Christie in Ruritania

Ruritanian fiction was very popular in the '20s and '30s. Perhaps it was an antidote to a world that had changed more rapidly than anyone had anticipated. Gone was the great Hapsburg Empire that stretched from Austria to the Ukraine. Gone were the Romanovs of Russia with their vast wealth, Faberge eggs, and serfs who held them next only to God. Gone too, it seemed, were the romantic elements that had come out of the Empires - the music of Johann Strauss, the long gowns, the beautiful women of Klimt, the jewel-box of the Spanish Riding School. Of course none of the latter had gone, but society spurred on by the First World War was changing exponentially.

I previously reviewed Margery Allingham's foray into the world of Ruritanian adventure Sweet Danger and thoroughly enjoyed it. I also enjoy (although wouldn't usually admit it) Anthony Hope's Prisoner of Zenda novels. So I'm a bit of a Ruritanian fan. But I hate, hate, hate Agatha Christie's forays into the genre.

In general I'm a big Christie fan. There are very few of her murder mysteries that I haven't enjoyed. Even the pot-boilers usually have something good to be said of them. At her best she was enormously influential. Such novels as The murder of Roger Ackroyd, Death comes as the end and And then there were none were truly genre changing. But, occasionally she strays into the world of the adventure novel and tries to out-Buchan Buchan. Sometimes she gets it right, perhaps because she knows the location so well - I love They came to Baghdad. But sometimes, they can be truly dreadful. Sadly The secret of Chimneys is an example of this.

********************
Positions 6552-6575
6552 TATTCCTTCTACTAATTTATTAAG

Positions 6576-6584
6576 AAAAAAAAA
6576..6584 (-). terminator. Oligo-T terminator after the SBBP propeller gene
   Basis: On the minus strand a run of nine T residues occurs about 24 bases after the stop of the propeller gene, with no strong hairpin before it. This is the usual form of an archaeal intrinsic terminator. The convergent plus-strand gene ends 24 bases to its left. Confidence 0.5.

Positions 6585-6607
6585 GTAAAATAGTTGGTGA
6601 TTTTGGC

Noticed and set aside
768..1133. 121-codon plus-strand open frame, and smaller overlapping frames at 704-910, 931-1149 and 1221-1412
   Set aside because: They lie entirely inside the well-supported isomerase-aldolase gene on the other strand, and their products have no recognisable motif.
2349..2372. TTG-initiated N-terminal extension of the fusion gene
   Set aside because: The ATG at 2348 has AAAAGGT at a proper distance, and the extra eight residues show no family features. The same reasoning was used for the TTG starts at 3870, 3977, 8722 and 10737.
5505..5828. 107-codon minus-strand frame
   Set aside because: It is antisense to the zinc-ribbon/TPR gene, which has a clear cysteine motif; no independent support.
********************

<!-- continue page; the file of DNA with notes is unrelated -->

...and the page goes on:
Written in 1925, a year before the ground-breaking Murder of Roger Ackroyd, Chimneys is a dreadful novel. Anthony Cade, an adventurer, is given the job by a friend of delivering a manuscript to a publisher and some blackmail letters to a lady. Only problem is that half of Ruritania is after the manuscript suspecting that it says something rather nasty about the king in waiting, while the lady who appears to have been blackmailed is blissfully unaware of the blackmail.

All the threads meet up at Lord Caterham's country house, Chimneys, where an heir apparent will be murdered, and a jewel thief will be on the lookout for a missing jewel from the Tower of London. It's just dreadful, coincidence after coincidence after coincidence. Cartoon characters, a heroine you want to slap, and a hero who may not be English but whose lip is stiffened with corn starch. All this and several prime examples of the horrible racism that is often too apparent in English fiction of the period. The fact that Christie doesn't mean to be unpleasant only points out how endemic it was then.

Where I think Christie loses out to Allingham and Hope is that they both take their story seriously. Christie tells it in a slightly hysterical tone, you can hear the archness in her narrative voice. No-one over the age of 12 (the last time I read the book, I think) is going to believe in any of this for a moment. Please avoid. It's a dreadful, dreadful book.


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